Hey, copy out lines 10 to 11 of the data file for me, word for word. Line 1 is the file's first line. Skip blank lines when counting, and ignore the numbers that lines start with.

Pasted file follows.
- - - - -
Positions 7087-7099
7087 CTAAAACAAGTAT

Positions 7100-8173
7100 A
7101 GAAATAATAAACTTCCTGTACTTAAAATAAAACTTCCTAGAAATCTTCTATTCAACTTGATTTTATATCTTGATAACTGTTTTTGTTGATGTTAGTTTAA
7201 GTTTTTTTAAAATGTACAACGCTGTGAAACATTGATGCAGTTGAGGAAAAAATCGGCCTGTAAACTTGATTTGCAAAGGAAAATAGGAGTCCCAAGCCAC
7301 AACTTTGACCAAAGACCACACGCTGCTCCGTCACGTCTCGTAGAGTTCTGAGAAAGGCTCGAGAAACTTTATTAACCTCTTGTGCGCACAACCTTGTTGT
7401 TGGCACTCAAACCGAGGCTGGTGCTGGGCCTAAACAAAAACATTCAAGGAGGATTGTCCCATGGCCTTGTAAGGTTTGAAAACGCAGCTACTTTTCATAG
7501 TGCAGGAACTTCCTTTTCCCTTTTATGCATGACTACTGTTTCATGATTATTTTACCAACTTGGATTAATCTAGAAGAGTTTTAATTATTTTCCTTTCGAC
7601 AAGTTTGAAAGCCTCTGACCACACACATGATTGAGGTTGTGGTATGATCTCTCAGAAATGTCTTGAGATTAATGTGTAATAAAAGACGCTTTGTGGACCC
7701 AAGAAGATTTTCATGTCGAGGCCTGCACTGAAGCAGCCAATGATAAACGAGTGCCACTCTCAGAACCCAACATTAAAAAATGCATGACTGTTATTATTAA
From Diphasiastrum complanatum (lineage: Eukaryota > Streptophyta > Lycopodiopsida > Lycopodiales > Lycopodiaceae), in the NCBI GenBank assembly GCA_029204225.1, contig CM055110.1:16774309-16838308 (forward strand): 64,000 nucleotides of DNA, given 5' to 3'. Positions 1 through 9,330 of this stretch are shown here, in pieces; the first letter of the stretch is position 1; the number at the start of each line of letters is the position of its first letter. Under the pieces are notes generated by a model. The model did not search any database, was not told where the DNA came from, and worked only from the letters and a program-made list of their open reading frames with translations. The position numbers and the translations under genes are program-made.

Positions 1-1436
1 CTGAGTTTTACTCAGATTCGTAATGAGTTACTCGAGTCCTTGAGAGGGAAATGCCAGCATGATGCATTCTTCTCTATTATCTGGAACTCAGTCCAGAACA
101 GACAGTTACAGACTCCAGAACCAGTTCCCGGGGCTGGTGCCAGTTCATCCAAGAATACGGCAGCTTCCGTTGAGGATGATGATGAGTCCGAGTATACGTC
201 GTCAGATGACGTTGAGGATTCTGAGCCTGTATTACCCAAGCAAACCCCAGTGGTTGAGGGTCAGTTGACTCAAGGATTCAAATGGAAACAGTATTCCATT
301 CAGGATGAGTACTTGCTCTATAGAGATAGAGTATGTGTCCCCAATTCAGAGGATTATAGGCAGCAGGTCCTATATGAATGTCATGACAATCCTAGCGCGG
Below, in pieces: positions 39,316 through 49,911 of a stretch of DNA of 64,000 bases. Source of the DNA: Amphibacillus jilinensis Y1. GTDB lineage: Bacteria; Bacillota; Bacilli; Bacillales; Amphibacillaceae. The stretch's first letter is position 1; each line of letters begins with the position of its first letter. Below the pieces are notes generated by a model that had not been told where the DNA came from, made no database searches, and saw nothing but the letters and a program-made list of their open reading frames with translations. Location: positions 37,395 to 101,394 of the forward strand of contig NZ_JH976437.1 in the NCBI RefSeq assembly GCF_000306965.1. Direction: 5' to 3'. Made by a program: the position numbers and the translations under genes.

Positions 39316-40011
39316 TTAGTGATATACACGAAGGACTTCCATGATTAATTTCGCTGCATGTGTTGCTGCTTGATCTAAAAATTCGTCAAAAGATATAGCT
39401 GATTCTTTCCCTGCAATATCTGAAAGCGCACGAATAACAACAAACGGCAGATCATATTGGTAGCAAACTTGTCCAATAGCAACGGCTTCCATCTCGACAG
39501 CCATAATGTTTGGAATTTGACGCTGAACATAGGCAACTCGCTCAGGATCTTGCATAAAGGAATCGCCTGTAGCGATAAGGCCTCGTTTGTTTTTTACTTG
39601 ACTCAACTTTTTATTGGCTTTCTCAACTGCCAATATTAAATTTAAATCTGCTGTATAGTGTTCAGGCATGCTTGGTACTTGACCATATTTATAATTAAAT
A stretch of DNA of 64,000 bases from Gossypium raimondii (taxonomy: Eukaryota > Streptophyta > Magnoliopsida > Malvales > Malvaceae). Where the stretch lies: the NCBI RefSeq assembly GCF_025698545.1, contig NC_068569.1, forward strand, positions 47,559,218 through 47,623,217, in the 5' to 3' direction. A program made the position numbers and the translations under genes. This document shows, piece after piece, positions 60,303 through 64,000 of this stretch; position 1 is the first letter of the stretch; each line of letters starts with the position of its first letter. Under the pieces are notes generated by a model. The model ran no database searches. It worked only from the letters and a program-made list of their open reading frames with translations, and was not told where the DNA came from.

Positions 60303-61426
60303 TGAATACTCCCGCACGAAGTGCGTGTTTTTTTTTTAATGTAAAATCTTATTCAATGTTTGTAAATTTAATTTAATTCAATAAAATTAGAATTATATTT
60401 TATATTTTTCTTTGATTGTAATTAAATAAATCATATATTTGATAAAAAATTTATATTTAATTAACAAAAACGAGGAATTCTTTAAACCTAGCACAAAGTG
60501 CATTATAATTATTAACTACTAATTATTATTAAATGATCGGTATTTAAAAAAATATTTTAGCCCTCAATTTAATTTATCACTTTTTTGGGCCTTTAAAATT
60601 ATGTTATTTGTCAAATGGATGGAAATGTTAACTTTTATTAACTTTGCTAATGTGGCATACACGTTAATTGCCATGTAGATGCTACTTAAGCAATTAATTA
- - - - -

7601 AAGTTTGAAAGCCTCTGACCACACACATGATTGAGGTTGTGGTATGATCTCTCAGAAATGTCTTGAGATTAATGTGTAATAAAAGACGCTTTGTGGACCC
7701 AAGAAGATTTTCATGTCGAGGCCTGCACTGAAGCAGCCAATGATAAACGAGTGCCACTCTCAGAACCCAACATTAAAAAATGCATGACTGTTATTATTAA